AUSTIN (KXAN / AP) — A college entrance exam policy aimed at helping students with disabilities was exploited to enable cheating in what is being described as the biggest school admissions scandal ever prosecuted by federal authorities. 

The exam process, already stressful for kids and their families, could become worse with added security and scrutiny after the ‘Varsity Blues’ scandal broke out. 

A federal affidavit made public Tuesday details allegations of test administrators being bribed “to allow a third party to facilitate cheating” on the ACT and SAT exams. The document says that in some cases, that involved providing answers, correcting answers after the fact or having someone else pose as the student to take the test.

The College Board, which runs the SAT, and ACT Inc. provide accommodations for students with medically documented disabilities that can include giving students extra time to complete the test or allowing them to take it alone under the supervision of a proctor.

Both organizations are now defending the integrity of their testing process.

The College Board said it has seen an increase in disabilities accommodations request in recent years as more students have opted to take its exams

“The College Board has a comprehensive, robust approach to combat cheating, and we work closely with law enforcement as part of those efforts. We will always take all necessary steps to ensure a level playing field for the overwhelming majority of test takers who are honest and play by the rules,” the nonprofit said in a statement.

Policies for security during the SAT and ACT are listed online and officials claim the policies are designed to give students a fair opportunity and to prevent anyone from gaining an advantage on the exam. 

The typical testing experience has students taking the fee-based exam at their high school or a nearby school test site in their community. It’s most often done in a group setting, a timed environment and monitored by familiar school staff, such as teachers and counselors contracted by ACT and SAT officials, experts said.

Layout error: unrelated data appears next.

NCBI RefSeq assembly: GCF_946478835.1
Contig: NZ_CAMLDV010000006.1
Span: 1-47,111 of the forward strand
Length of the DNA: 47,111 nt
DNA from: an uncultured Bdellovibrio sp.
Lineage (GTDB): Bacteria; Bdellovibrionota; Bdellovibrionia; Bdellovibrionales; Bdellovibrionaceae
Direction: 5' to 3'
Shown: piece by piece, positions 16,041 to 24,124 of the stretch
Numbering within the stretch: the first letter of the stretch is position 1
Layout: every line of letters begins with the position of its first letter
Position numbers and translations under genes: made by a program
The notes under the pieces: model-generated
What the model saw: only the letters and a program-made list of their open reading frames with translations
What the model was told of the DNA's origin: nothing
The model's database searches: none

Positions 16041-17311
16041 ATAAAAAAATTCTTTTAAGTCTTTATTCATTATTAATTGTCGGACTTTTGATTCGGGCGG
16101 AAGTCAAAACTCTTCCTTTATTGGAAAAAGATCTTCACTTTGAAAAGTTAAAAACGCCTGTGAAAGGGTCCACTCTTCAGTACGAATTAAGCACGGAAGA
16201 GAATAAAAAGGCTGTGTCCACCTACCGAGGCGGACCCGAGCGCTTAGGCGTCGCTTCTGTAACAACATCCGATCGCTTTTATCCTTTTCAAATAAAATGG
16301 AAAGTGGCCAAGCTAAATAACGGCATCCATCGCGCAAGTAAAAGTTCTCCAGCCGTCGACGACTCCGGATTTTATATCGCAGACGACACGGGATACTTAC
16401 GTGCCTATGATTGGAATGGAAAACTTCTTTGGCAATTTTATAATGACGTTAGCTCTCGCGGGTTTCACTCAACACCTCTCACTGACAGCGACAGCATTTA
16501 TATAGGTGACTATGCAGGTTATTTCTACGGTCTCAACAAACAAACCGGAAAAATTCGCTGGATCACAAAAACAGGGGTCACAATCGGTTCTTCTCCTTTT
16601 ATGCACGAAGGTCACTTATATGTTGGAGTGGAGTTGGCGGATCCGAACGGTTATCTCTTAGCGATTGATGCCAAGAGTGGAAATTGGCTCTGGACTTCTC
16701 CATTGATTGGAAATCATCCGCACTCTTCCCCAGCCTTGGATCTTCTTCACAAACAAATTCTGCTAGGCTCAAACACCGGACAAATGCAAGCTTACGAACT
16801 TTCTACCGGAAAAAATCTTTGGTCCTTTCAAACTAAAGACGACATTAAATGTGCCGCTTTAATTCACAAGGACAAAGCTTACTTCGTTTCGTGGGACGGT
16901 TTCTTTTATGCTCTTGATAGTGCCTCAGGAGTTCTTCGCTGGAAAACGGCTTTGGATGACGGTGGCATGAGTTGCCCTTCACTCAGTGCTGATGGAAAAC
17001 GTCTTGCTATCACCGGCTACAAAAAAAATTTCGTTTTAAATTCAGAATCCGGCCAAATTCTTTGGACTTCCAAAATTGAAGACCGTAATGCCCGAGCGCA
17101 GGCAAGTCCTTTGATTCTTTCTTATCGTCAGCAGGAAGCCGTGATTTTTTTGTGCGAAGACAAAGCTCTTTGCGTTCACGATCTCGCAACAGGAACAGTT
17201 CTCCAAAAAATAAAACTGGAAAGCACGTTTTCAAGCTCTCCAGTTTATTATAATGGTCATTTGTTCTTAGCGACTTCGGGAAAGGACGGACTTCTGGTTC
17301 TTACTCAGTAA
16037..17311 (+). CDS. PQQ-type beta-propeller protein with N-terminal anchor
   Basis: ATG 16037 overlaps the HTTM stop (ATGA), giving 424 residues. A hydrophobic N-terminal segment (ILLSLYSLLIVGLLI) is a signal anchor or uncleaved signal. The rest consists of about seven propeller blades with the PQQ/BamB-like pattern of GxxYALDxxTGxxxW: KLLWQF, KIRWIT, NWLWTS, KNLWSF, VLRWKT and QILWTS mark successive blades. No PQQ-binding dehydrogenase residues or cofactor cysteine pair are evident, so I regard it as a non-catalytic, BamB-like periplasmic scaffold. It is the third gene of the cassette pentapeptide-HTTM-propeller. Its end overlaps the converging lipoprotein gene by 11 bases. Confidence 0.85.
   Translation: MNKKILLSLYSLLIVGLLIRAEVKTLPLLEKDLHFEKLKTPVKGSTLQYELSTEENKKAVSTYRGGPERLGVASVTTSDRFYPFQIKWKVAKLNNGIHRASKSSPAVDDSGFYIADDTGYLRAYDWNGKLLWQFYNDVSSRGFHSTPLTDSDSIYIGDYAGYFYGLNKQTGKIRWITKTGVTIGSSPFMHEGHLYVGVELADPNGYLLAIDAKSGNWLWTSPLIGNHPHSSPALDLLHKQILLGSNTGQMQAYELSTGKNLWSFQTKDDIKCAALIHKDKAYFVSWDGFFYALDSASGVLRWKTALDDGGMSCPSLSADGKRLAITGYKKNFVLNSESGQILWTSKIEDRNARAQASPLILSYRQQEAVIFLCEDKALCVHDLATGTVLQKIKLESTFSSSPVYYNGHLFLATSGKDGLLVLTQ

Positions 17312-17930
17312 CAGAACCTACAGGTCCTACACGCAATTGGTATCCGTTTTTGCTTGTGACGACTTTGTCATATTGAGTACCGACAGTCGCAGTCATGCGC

Students arrive on the date with photo identification, which is matched to their preregistration information and the photo they send to the ACT and SAT administrators validating who they are. Testing officials also make sure all testing materials are secure before, during and after the test. 

Alex Duran, a college and career counselor for Travis Early College High School in South Austin said this can be a stressful time for students because of how much it impacts their future.

“Overall it is a challenging task for students to overcome, not only because of the content of the exam, but I think a lot of students also worry about the implications of what their scores will be like, what options they may or may not have based on those scores,” Duran said. “I think a lot of times they are thinking about stuff that’s really not related to the exam when they are taking the test.”

To get extra time on these tests — like some of those did who cheated — it requires filling out an eligibility form and explaining your child’s disability. A school administrator must also sign it.

In the past, it was extremely rare for a disability request to be denied, according to Jayne Fonash, a recently retired high school counselor in Virginia and the president-elect of the National Association for College Admission Counseling.

The scandal could lead to more scrutiny for students applying for more time. 

Students with disabilities who receive school accommodations and are served by the federal Individualized Education Program can apply directly to the ACT and SAT for similar accommodations, which may include testing documents in Braille for blindness, a text reader for dyslexia, snack breaks for diabetes, and extended time or one-on-one testing for attention deficit disorders.

The College Board said it has dedicated staff to consider such requests and may request documentation to vet it.

Rachel Rubin, the co-founder of Spark Admissions near Boston, said it’s common for families to get psychiatric evaluations for their children so that they can get extra time for the SAT or ACT or take it over multiple days or in a quiet room. She said such exams usually aren’t covered by insurance and can cost thousands of dollars, yet another way the wealthy can get a leg up over the less fortunate.